Marla comes in the back door with a canister of lye flakes.
"At the store, they have one-hundred-percent-recyc led toilet paper," Marla says. "The worst job in the whole world must be recycling toilet paper."
I take the canister of lye and put it on the table. I don't say anything.
"Can I stay over, tonight?" Marla says.
I don't answer. I count in my head: five syllables, seven, five.
A tiger can smile
A snake will say it loves you
Lies make us evil
Marla says, "What are you cooking?"
I am Joe's Boiling Point.
I say, go, just go, just get out. Okay? Don't you have a big enough chunk of my life, yet?
Marla grabs my sleeve and holds me in one place for the second it takes to kiss my cheek. "Please call me," she says. "Please. We need to talk."
I say, yeah, yeah, yeah, yeah, yeah.
The moment Marla is out the door, Tyler appears back in the room. Fast as a magic trick. My parents did this magic act for five years.
I boil and skim while Tyler makes room in the fridge. Steam layers the air and water drips from the kitchen ceiling. The forty-watt bulb hidden in the back of the fridge, something bright I can't see behind the empty ketchup bottles and jars of pickle brine or mayonnaise, some tiny light from inside the fridge edges Tyler's profile bright.
Boil and skim. Boil and skim. Put the skimmed tallow into milk cartons with the tops opened all the way.
With a chair pulled up to the open fridge, Tyler watches the tallow cool. In the heat of the kitchen, clouds of cold fog waterfall out from the bottom of the fridge and pool around Tyler's feet.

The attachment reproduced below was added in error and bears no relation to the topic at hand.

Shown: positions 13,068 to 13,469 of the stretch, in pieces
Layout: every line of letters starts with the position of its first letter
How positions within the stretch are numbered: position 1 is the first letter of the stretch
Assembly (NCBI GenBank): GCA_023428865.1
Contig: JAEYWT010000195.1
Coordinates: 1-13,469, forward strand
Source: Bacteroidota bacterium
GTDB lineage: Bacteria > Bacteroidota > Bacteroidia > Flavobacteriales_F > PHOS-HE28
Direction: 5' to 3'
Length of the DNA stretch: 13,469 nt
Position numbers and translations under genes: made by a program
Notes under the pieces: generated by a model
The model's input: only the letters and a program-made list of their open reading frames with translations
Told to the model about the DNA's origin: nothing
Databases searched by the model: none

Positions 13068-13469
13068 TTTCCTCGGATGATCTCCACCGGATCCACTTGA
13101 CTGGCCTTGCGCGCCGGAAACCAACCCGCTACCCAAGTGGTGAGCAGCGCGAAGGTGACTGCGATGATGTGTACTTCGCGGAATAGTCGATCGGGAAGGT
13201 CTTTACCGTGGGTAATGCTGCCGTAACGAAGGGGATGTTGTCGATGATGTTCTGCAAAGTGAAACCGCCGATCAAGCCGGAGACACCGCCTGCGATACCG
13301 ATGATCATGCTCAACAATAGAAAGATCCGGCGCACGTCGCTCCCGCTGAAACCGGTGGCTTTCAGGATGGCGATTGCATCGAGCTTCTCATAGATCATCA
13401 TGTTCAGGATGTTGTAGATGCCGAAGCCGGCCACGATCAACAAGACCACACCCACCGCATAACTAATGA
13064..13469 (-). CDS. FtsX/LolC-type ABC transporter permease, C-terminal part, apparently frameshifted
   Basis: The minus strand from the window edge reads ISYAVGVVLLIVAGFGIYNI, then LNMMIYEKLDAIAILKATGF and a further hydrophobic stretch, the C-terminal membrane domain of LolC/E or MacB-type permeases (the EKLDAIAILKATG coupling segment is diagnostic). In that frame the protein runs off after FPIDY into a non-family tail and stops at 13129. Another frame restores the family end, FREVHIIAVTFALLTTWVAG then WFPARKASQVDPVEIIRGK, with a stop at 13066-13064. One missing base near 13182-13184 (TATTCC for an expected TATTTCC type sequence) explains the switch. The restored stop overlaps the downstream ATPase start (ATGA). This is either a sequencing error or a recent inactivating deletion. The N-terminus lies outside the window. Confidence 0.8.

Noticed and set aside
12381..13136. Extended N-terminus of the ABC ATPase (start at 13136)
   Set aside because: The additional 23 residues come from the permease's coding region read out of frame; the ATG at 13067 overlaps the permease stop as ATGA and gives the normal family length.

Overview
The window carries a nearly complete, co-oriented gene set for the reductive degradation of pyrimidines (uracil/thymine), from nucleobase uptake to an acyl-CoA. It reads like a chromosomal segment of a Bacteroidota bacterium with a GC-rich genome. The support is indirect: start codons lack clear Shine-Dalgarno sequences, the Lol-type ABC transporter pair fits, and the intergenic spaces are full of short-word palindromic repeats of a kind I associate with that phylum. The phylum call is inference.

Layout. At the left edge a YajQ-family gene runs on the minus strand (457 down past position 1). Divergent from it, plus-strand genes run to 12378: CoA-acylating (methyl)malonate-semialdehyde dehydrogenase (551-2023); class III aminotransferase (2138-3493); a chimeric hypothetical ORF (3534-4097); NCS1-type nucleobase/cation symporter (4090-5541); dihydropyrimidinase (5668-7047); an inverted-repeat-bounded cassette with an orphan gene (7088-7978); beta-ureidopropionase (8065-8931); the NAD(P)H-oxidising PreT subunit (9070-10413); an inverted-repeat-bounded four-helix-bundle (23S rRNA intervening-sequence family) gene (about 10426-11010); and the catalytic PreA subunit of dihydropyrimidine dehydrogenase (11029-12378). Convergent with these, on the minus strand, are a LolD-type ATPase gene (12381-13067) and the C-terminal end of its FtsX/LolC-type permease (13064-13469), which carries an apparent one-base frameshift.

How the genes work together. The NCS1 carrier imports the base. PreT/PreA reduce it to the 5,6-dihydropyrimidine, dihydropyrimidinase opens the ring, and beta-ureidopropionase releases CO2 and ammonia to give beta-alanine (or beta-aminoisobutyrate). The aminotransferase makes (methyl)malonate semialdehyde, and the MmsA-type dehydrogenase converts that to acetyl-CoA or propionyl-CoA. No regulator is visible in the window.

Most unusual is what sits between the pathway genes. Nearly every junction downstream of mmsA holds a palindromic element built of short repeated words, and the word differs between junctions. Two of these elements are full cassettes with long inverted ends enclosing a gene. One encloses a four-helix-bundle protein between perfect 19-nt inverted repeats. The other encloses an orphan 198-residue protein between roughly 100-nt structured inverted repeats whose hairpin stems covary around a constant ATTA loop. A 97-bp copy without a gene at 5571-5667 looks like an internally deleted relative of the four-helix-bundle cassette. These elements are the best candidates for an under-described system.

As I fill the milk cartons with tallow, Tyler puts them in the fridge.
I go to kneel beside Tyler in front of the fridge, and Tyler takes my hands and shows them to me. The life line. The love line. The mounds of Venus and Mars. The cold fog pooling around us, the dim bright light on our faces.
"I need you to do me another favor," Tyler says.
This is about Marla isn't it?
"Don't ever talk to her about me. Don't talk about me behind my back. Do you promise?" Tyler says.
Tyler says, "If you ever mention me to her, you'll never see me again."
Tyler says, "Now remember, that was three times that you promised."
A layer of something thick and clear is collecting on top of the tallow in the fridge.
The tallow, I say, it's separating.
"Don't worry," Tyler says. "The clear layer is glycerin. You can mix the glycerin back in when you make soap. Or, you can skim the glycerin off."
Tyler licks his lips, and turns my hands palm-down on his thigh, on the gummy flannel lap of his bathrobe.
"You can mix the glycerin with nitric acid to make nitroglycerin," Tyler says.
I breathe with my mouth open and say, nitroglycerin.
Tyler licks his lips wet and shining and kisses the back of my hand.
"You can mix the nitroglycerin with sodium nitrate and sawdust to make dynamite," Tyler says.
The kiss shines wet on the back of my white hand.
Dynamite, I say, and sit back on my heels.
Tyler pries the lid off the can of lye. "You can blow up bridges," Tyler says.
"You can mix the nitroglycerin with more nitric acid and paraffin and make gelatin explosives,"
"You could blow up a building, easy," Tyler says.
Tyler tilts the can of lye an inch above the shining wet kiss on the back of my hand.
"This is a chemical burn," Tyler says, "and it will hurt worse than you've ever been burned. Worse than a hundred cigarettes."
The kiss shines on the back of my hand.
"You'll have a scar," Tyler says.
"With enough soap," Tyler says, "you could blow up the whole world. Now remember your promise."
And Tyler pours the lye.